News & Events

Iowa Electronic Markets (IEM) opens trading for Mexican presidential race

Traders in the Iowa Electronic Markets (IEM) can now buy and sell shares in the prospects of candidates in the hotly contested Mexican presidential race.

Professors at the Henry B. Tippie College of Business at the University of Iowa have opened web-based trading in political futures markets at http:/tippie.uiowa.edu/iem/markets/mexico00.html. Traders can buy share contracts in Partido Accion Nacional (PAN) candidate Vicente Fox, Partido de la Revolucion Democratica (PRD) candidate Cuauhtemoc Cardenas, Partido Revolucionario Institucional (PRI) candidate Francisco Labastida, or a contract for other qualified candidates.

The IEM is a small-scale, real- money market used as a teaching and research laboratory. For an investment of as little as $5 or as much as $500 in U.S. dollars, trading is open to participants worldwide.

In the IEM's vote share market, prices should predict the vote share candidates will receive. Payoffs on a candidate's contract will be $1 times the share of the popular vote that the candidate receives. For instance, the Vicente Fox PAN contract as of May 22 is at 48 cents, which indicates that IEM traders think that Fox will garner 48 percent of the vote, compared to 41 cents or 41 percent for PRI candidate Francisco Labastida. Cardenas PRD contracts are at 7 cents or 7 percent of the vote, and "rest of field" contracts are at 5 cents or 5 percent.

UI IEM directors, with assistance from Duke University Professor Emerson Niou and Duke political science graduate students Liz Zechmeister and Guillermo Rosas, set up the market to show students and others how markets operate. It's also an experiment to observe how the markets react to a three-party election.

"We'd like to use the data generated by the markets to explore fluctuations in the strength of the candidates throughout the last two months of the race. In the meantime, it's a lot of fun to watch the values of the contracts vacillate as new traders join and old traders react to campaign events and news," said Zechmeister.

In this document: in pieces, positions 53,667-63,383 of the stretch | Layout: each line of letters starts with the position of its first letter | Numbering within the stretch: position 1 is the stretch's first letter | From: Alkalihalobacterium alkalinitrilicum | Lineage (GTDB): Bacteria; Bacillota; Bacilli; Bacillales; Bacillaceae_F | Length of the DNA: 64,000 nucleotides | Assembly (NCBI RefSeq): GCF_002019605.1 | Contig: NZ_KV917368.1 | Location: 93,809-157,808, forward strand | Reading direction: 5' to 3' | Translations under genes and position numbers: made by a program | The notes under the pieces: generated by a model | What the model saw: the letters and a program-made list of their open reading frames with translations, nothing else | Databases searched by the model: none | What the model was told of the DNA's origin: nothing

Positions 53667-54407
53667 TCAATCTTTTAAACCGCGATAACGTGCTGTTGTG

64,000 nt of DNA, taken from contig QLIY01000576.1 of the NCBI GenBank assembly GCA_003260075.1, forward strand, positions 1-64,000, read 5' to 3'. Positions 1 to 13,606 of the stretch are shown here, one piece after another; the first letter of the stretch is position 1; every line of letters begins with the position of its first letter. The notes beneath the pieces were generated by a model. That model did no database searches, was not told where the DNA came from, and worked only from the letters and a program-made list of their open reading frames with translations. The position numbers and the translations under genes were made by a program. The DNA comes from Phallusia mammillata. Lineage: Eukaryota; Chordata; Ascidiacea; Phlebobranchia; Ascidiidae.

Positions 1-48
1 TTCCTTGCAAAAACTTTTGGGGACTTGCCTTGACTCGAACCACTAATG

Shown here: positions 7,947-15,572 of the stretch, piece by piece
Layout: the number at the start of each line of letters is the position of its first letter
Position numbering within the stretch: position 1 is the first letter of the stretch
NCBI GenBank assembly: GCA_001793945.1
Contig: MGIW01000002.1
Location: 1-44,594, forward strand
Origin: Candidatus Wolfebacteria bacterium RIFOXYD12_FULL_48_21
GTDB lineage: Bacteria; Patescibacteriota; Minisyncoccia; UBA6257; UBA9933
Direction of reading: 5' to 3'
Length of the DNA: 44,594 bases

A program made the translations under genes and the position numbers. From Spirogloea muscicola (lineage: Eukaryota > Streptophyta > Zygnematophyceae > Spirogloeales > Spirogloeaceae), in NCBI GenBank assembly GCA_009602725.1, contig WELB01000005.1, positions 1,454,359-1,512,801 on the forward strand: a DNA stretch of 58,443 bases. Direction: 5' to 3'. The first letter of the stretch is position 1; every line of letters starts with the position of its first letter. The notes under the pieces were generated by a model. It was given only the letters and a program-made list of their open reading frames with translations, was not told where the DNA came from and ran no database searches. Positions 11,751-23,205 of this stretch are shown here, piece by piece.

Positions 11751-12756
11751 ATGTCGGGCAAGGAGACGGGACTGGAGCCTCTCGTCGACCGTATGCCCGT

Jose Pagan, associate professor of economics at University of Texas-Pan American, encouraged the IEM directors at the UI to set up this market. He will use it in his economics classes, where many of the students are Mexican nationals. The University of Texas-Pan American in Edinburg, Texas has an 83.7 percent Hispanic enrollment and is a short distance from the Mexican border.

"This market will be of interest to most of my students. It's a very close race, and I hear news about it every day." Pagan said. "The IEM is showing that the PRI and PAN candidates are basically even. It's also more objective than opinion polls."

Since 1929, the PRI candidates have won all of Mexico's presidential elections, but Fox and his PAN party are making a strong run at the office this year, winning support as he campaigns in advance of the July 2 election.

Since its beginning with the 1988 U.S. Presidential election, the IEM has established a reputation for forecasting election results with great accuracy. The IEM's predictions of vote shares in the last three U.S. presidential elections have had an error of less than 1 percent. In addition to the current U.S. presidential and congressional elections, the UI professors have also conducted markets for several elections around the world, including the recent Taiwan presidential elections.

The IEM has 6,000 registered traders worldwide with a total equity of about $130,000; more traders are expected to log on as the election season continues.

For more information, see the Iowa Electronic Markets website at http:/tippie.uiowa.edu/iem/ or contact the IEM office at (319) 335-0881 or (319) 335-0794


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